The radiographic findings of MA may show a variety of features. The commonest finding on computerised tomography (CT) scan is usually iso- to slightly hyperintense that show variable amount of calcification with little or no contrast enhancement but low-density lesions and normal CT images have also been reported11,22,27.

MRI are confined to the cortex and consist of iso or hypointensity on T1- weighter images and heterogeneous cortical mass surrounded by an area of increased intensity on T2- weighter images, probably due to oedema or gliosis6,18,25.

The presence of calcification on CT and a low signal intensity rim on T2-weighter MRI images are the most helpful features that suggest the diagnosis of MA.

However, MA may mimic other pathological processes on MRI, including meningioma, acute hemorrhage, calcifies arteriovenous malformation, and encephalomalacia16,18.

In view of the wide spectrum of findings, presurgical diagnosis remains difficult because diagnostic tools lack specificity8.

Differential diagnosis

The differential diagnosis should be made with others cortical tumours such as oligodendroglioma, ganglioglioma, dysembryoplastic neuroepithelial tumour (DNET), metastasis, meningioma and granulomatous meningitis.

Indeed MA have been associated with other lesions, including meningiomas2,5,11,15,29 vascular malformation8, oligodendroglioma14, astrocytoma, ependymoma, and primitive neuroectodermal tumor9, schwannoma8 and encephalocele.

Meningioma associated with MA, is the most frequent combination and a rare condition mimicking invasive meningioma both pathologically and radiologically15,29.

The most important differential diagnosis of meningioma with MA is because the prognosis and evolution of these 2 entities is entirely different24. Moreover, the MA can simulate an invasive meningioma because infiltration of the cortex by the proliferating of vascular cells, especially if associated with marked cellularity and reactive gliosis, may be erroneously interpreted as tumor invasion by those who are not familiar with this condition1,29.

Traditionally, determination of malignant meningioma is based on features such as brain invasion and/or histological anaplasia3. Brain invasion alone is no longer a reliable criterion of malignancy or predictor of bad prognosis19.

A correct diagnosis avoids unnecessary postoperative radiation or additional treatment13. Unless the pathologist is familiar with these pathological features of MA, these features may lead to an erroneous diagnosis.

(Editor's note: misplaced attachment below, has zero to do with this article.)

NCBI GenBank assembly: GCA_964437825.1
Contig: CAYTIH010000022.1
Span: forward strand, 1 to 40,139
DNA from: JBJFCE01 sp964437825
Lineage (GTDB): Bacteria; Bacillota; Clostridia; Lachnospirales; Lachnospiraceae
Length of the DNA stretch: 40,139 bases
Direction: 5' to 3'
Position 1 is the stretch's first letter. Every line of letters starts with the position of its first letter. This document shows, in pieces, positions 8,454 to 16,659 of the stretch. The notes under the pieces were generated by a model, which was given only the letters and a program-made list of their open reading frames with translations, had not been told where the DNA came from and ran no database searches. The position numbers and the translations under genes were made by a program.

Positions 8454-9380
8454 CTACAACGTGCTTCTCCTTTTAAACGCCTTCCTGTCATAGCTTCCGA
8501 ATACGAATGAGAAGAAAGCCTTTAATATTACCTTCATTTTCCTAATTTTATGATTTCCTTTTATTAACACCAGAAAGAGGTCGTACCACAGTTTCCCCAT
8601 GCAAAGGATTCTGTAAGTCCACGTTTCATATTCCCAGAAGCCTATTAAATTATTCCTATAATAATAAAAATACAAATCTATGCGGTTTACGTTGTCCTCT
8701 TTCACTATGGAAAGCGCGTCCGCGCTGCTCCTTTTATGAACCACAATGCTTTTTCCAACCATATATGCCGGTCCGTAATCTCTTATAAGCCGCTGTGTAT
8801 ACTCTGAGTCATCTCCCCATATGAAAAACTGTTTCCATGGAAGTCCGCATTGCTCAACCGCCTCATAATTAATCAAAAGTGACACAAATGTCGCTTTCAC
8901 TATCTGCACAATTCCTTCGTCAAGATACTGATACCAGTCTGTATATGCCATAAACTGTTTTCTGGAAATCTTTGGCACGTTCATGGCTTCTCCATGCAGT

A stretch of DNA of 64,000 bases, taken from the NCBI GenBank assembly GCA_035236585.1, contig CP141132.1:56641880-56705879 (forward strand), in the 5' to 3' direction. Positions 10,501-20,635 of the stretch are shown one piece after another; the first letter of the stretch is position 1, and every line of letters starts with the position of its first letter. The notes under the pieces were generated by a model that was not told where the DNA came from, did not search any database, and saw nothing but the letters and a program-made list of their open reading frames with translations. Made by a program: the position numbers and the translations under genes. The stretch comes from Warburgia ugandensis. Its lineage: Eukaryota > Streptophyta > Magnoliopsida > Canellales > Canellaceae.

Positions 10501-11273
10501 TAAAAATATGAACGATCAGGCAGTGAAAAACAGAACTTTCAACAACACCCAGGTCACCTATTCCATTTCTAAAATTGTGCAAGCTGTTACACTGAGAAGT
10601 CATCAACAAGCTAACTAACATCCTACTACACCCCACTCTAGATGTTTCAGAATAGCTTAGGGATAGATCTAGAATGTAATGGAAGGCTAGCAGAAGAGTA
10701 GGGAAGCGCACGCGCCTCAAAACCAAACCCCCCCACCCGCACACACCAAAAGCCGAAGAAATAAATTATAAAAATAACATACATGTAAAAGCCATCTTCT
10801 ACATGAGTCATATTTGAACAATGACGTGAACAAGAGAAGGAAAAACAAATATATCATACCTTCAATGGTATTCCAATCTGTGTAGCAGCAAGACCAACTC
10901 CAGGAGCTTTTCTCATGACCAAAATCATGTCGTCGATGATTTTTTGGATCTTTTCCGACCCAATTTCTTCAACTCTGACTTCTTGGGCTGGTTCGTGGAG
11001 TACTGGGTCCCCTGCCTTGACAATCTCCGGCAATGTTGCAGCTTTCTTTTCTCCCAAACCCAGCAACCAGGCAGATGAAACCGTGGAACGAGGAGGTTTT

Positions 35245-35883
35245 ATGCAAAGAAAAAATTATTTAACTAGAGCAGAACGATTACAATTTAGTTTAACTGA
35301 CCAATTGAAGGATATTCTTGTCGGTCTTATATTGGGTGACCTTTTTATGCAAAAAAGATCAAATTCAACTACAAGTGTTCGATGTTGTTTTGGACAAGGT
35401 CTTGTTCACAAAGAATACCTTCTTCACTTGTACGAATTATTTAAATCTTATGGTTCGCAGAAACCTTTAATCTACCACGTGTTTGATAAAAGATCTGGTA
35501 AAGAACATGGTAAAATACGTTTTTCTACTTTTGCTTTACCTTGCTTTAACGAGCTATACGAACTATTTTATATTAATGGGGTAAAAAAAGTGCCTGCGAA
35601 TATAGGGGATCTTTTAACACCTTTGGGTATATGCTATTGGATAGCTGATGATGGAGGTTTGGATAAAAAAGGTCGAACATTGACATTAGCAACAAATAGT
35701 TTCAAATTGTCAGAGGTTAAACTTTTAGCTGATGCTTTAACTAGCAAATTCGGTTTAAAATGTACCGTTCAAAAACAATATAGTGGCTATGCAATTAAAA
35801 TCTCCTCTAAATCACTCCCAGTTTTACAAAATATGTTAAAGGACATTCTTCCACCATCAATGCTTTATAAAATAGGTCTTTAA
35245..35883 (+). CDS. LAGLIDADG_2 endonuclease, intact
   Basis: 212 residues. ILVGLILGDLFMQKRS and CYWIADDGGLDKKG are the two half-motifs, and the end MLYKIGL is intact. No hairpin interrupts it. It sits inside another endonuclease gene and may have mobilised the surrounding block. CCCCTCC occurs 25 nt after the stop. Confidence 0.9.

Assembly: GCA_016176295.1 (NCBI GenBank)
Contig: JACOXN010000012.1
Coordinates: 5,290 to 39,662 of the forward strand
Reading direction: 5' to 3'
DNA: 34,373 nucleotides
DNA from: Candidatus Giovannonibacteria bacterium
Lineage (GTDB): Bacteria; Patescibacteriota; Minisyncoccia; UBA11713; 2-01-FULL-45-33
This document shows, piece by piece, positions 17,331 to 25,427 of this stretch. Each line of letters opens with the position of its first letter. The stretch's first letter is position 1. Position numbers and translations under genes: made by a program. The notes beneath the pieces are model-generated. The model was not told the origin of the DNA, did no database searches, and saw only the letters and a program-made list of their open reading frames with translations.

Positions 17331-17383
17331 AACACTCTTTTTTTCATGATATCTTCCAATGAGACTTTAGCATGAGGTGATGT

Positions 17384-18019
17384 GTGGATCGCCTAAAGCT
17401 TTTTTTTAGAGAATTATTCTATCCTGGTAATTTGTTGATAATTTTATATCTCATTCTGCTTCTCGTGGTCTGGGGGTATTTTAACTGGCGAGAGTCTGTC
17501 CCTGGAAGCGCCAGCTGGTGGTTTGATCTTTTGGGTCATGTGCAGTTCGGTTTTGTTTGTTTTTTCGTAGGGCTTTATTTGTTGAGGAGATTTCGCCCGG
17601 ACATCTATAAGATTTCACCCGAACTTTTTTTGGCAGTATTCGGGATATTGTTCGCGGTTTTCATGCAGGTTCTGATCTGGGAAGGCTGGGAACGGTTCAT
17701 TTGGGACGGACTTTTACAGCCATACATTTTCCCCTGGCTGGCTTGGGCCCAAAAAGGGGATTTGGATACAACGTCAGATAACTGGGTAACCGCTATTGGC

Surgery, pathological findings and outcome

At surgery, the tumour appeared to involve a widened gyrus and was fibrous in appearance. The lesions are usually firm and well demarcated from the surrounding cerebral tissue. All of the tumours were confined to the cortex, with variable involvement of the overlying leptomeninges.

Although all cases of MA share unifying features, there are different degrees of histological presentation with cases predominantly cellular and others more fibrous and calcified24. This could be due to different stages in the evolution of the lesion, with predominant fibrous lesions resulting from the evolution of the lesions predominantly cellular.

Microscopically irregularly branched blood vessels4, were unsheathed by spindle-shaped meningothelial cells and fibroblast cells had an onion-peel appearance12, extending into the gray matter from the meningeal surface.

Cortical neurons were entrapped within the lesion and rare neurofibrillary tangles were identified30. In some regions, numerous calcifications, including psammoma bodies, were present.

The lesion can extend into the perivascular space but spares the white matter8. No pleomorphism, mitoses, necrosis, or cortical invasions are associated with it6,20,28.

Immunohistochemistry has limited diagnostic value as staining patterns vary between cases12. Only viementin, as a non-specific marker of the mesenchymal cell was consistently positive27. Nonetheless, inmmunohistochemistry may aid in the differentiation and exclusion of other disorders such as meningioma and schwannoma, because the latter shares common histological features with MA.

The seizure-free rates after lesionectomy are variably and may afford improvement in between 43-68% of the cases, but almost 70-80% of the patients continued to required antiepileptic drugs8.

Its accurate diagnosis is important because total surgical removal is the treatment of choice, and after total excision; the lesion does not regrow3,20,25.



MA is a slow-growing lesion and we advocate early surgery, because is a surgically correctable cause of seizures. It is always benign without malignant potential characterized by proliferation of capillary-sized vessels, meningothelial cells, and fibroblasts within the cortex of the brain. Recognition of these lesion is vital, to avoid further aggressive treatment due to erroneous interpretation as aggressive meningioma.



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A. Arcos Algaba.
Neurosurgical Service.
Clinic Hospital of Santiago de Compostela. A Choupana.
15706 Santiago de Compostela (Spain).

Recibido: 25-01-10.
Aceptado: 8-04-10

Abreviations. CT: computerised tomography. EEG: Electroencephalography. MA: meningioangiomatosis. MRI: magnetic resonance imaging. NF: Neurofibromatosis.